Darius Garland CLE $8,920,795 $33,870,133
Tyler Herro MIA $5,722,116 $25,144,423
Brandon Clarke MEM $4,343,920 $10,868,784
Nassir Little POR $4,171,548 $6,434,310
Jordan Poole GSW $3,901,399 $26,380,280
Keldon Johnson SAS $3,873,025 $15,574,605
Kevin Porter Jr. HOU $3,217,631 $15,234,726

Once the 2023/24 league year begins, the poison pill provision will no longer apply to these players. At that time, the player’s ’23/24 salary would represent both his outgoing and incoming value.

Until then though, the gap between those outgoing and incoming figures will make it tricky for these players to be moved, with one or two exceptions.

The small difference between Little’s incoming and outgoing trade figures, for instance, wouldn’t be very problematic if the Blazers wanted to trade him. But the much larger divide between Poole’s incoming and outgoing numbers means there’s virtually no chance he could be moved to an over-the-cap team in 2022/23, even if the Warriors wanted to.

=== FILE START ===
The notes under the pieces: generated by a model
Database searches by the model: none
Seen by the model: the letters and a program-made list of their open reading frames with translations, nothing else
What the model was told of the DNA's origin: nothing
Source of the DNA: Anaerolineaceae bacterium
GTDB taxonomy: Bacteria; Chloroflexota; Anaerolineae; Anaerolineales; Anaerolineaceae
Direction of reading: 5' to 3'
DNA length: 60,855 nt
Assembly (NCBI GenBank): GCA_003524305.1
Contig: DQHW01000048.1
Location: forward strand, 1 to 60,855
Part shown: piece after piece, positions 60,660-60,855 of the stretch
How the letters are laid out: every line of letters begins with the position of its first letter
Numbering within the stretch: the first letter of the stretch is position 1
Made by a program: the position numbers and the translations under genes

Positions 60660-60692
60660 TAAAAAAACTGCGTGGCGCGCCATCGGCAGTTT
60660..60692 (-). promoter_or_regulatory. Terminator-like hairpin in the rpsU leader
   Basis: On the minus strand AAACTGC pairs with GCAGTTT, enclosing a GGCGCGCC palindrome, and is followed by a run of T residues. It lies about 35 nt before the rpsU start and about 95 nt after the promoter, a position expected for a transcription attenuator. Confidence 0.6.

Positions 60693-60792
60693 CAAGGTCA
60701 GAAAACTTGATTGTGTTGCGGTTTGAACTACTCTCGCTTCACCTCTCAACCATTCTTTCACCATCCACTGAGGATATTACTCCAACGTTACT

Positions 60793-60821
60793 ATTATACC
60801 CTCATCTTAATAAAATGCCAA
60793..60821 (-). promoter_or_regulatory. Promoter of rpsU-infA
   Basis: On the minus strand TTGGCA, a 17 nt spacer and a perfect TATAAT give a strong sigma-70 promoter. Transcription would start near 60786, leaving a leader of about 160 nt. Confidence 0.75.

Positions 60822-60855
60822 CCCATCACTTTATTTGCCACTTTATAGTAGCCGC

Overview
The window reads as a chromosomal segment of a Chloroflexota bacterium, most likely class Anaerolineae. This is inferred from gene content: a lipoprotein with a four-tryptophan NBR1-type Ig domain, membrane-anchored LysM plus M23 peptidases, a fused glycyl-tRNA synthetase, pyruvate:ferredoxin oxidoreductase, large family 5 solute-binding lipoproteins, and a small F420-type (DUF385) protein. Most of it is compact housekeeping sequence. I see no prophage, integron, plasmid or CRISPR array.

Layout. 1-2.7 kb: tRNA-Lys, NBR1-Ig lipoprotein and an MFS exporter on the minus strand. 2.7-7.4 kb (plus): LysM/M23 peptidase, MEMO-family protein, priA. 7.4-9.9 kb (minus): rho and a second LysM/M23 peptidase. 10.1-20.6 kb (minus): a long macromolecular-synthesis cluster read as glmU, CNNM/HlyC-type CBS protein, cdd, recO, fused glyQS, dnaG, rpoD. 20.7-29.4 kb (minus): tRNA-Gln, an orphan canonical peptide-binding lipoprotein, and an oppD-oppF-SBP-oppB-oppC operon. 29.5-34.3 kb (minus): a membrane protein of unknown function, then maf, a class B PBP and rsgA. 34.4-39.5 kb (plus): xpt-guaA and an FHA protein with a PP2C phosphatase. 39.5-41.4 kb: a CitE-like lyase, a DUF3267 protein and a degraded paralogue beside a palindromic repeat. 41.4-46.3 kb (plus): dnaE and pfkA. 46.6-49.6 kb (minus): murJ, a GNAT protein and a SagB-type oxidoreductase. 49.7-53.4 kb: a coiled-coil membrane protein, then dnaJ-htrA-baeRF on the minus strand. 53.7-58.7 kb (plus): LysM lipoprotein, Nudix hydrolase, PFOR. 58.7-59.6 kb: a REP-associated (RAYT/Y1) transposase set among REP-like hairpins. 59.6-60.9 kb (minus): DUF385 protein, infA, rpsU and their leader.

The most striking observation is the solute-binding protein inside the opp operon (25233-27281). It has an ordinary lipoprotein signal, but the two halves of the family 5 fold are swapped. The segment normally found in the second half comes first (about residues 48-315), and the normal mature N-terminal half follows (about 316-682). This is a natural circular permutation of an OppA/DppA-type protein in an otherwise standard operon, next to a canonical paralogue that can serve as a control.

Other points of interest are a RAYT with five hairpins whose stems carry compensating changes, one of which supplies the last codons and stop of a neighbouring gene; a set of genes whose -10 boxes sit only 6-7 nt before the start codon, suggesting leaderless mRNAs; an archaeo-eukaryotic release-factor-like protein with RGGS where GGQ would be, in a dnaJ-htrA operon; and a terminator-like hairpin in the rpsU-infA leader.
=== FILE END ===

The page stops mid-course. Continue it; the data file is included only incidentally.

Warriors Notes: Wiseman, Thompson, Poole, Start, Meeting

Warriors center James Wiseman, the No. 2 pick in the 2020 lottery, has underperformed for Golden State this season. He has been sent to develop with the club’s NBAGL affiliate, the Santa Cruz Warriors.

“I have been through a lot of hard times,” Wiseman told Sean Deveney of “I have seen the negative side of social media in terms of myself. I don’t entertain that stuff anymore because it is negative and it is all gossip. I just focus on my priorities, getting in the gym and get better, working on stuff so I can be ready for the games.”

Wiseman is currently averaging 6.8 PPG and 3.8 RPG in 13.4 MPG for Golden State.

“He has looked (like he’s) in over his head,” a Western Conference coach said of the big man. “You can’t have him on the floor with Draymond [Green] because [the Warriors] get real easy to guard with them together. And you can’t have him out there with a big role with the second unit because he is not good enough to carry that group.”